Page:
Using Words Is Always Necessary


I really don't like most common Christian slogans. Not only do they pop up on my social media feed so frequently that I get tired of seeing them, but most of them are theologically inaccurate. Now, not all of them are. Some of them do correspond to The Bible's teaching, such as "Hate the sin, love the sinner", but most of them are debunked by scripture. A quote commonly attributed to St. Francis is among those common slogans. St. Francis is accredited with saying "Preach the gospel at all times. If necessary, use words."  

I won't get into whether Francis actually said these words or not. Rather, I will show in this blog post that the content of the quote runs contrary to scripture and, if carried out, would actually undermine the spreading of the gospel.

What is meant by the words "Preach the gospel at all times. If necessary, use words."? When people say this, they mean that you should let your life speak volumes. You should conduct yourself in such a way that people can tell that you are a devout follower of God. Your life will be a powerful witness to other people. Now, this part isn't contrary to scripture. Certainly, there's plenty of Bible passages that correspond to this view of letting your life be a witness. For example, Jesus said “You are the light of the world. A city set on a hill cannot be hidden. Nor do people light a lamp and put it under a basket, but on a stand, and it gives light to all in the house. In the same way, let your light shine before others, so that they may see your good works and give glory to your Father who is in heaven." (Matthew 5:14-15). And in 1 Peter 2:12, we read "Keep your conduct among the Gentiles honorable, so that when they speak against you as evildoers, they may see your good deeds and glorify God on the day of visitation." (ESV) In John 13:35, Jesus said: "By this all people will know that you are my disciples, if you have love for one another.” (ESV)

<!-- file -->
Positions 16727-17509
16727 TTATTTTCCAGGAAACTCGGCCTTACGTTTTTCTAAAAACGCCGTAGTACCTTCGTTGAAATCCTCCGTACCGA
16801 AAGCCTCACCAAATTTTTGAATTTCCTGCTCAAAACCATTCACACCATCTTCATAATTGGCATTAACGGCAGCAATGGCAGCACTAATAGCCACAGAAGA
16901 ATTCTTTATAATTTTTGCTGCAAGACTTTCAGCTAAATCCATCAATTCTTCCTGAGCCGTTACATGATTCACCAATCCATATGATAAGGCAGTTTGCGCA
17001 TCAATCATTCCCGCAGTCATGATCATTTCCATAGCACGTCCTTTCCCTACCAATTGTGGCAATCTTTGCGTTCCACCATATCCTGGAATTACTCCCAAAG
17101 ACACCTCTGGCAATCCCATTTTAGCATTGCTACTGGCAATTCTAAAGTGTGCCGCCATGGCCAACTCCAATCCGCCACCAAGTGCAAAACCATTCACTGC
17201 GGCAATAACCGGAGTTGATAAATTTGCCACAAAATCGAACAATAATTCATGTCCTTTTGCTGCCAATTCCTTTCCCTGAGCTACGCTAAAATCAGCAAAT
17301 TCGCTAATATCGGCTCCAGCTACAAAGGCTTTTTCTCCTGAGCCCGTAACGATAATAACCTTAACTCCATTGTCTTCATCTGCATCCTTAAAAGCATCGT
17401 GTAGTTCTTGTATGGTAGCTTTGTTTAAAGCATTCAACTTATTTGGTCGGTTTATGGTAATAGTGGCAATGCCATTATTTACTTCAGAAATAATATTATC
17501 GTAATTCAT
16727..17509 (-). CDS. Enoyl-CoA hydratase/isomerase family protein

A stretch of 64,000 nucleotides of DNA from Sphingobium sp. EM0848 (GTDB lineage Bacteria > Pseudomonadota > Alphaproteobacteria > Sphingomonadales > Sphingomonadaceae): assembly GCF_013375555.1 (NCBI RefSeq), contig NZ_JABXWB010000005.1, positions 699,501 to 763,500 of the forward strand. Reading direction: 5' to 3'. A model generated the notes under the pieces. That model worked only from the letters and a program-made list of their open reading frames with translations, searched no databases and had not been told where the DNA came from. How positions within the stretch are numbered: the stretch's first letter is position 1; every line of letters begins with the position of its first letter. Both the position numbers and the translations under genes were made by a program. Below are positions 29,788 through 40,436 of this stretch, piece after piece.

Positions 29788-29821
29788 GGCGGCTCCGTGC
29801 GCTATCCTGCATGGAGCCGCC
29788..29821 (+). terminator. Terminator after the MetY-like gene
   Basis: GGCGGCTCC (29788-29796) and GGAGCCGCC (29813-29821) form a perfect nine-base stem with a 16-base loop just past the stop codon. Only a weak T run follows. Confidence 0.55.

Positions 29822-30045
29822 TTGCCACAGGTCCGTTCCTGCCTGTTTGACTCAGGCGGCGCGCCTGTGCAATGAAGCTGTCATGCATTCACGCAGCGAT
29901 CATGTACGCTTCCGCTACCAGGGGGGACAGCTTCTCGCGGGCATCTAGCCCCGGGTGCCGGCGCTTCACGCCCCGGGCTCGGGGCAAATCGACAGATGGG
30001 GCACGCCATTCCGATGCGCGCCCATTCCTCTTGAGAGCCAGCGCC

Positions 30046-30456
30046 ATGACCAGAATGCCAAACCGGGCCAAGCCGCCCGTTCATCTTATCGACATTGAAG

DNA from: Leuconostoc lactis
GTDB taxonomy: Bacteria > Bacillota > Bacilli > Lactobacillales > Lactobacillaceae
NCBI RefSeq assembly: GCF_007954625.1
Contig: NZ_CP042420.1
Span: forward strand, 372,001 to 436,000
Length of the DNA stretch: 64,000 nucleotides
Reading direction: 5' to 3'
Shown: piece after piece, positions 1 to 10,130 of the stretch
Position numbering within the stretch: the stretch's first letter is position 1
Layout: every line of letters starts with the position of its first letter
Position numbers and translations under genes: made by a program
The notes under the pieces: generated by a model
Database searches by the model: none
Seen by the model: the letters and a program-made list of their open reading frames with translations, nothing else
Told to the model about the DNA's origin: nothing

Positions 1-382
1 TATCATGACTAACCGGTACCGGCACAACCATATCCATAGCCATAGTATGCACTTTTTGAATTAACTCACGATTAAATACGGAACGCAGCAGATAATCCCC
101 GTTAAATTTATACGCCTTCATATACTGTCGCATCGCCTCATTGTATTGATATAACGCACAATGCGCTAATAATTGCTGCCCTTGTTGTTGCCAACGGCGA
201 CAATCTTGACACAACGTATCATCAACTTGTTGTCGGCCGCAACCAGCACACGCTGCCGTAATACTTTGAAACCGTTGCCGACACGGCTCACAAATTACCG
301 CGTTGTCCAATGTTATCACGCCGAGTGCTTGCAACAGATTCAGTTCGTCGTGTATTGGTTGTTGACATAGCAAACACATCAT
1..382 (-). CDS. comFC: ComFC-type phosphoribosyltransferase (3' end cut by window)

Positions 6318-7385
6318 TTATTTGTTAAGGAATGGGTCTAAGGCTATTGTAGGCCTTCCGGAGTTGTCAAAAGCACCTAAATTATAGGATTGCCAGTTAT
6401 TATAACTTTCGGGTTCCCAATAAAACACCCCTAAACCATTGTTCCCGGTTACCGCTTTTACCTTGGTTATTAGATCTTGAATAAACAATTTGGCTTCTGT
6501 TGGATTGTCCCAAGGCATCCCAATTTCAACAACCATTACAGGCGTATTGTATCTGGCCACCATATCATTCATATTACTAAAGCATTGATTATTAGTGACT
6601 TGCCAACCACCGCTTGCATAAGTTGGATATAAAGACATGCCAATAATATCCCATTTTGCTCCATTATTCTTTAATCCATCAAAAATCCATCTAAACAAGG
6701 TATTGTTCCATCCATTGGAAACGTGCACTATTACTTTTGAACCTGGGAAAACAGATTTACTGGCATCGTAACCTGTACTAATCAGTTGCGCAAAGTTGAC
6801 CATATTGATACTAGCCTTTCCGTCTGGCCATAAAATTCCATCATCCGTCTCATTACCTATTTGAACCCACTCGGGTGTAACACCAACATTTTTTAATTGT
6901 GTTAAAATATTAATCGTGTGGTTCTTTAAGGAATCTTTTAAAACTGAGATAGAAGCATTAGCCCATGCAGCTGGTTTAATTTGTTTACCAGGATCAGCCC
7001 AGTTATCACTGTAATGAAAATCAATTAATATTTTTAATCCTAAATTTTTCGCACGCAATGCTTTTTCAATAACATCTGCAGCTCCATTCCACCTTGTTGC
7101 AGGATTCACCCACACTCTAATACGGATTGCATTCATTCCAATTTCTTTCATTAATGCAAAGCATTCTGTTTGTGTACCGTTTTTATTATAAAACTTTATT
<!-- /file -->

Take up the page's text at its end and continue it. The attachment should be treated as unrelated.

So, certainly letting our lives be a witness is a biblical teaching. The unbiblical part of this quote is the "if necessary, use words" part. Words are always necessary! Look, if you just conduct yourself in a godly way, but you never talk about Jesus and His love, do you know what's going to happen? People are just going to think you're a really nice guy. That's all. They're not going to say "Wow! Look at the kind of person Christ has made him! I would like for Christ to make me that kind of person as well!" No, they're going to think "Boy, Sam sure is a good fellow. I'm so lucky to have a friend like him." They will only think the former if you let it be known from where your moral strength comes from, and they will only know from where your moral strength comes from if you talk about it.

The Apostle Paul would never have taken this let-our-lives-be-our-sole-witness tactic. In fact, he wrote "How then will they call on him in whom they have not believed? And how are they to believe in him of whom they have never heard? And how are they to hear without someone preaching? And how are they to preach unless they are sent? As it is written, 'How beautiful are the feet of those who preach the good news!' But they have not all obeyed the gospel. For Isaiah says, 'Lord, who has believed what he has heard from us?' So faith comes from hearing, and hearing through the word of Christ." (Romans 10:14-17, ESV)

Paul thinks that words are necessary. And since his words are divinely inspired (2 Timothy 3:16), then The Holy Spirit thinks they're necessary too. And since The Holy Spirit thinks they're necessary, then so should we.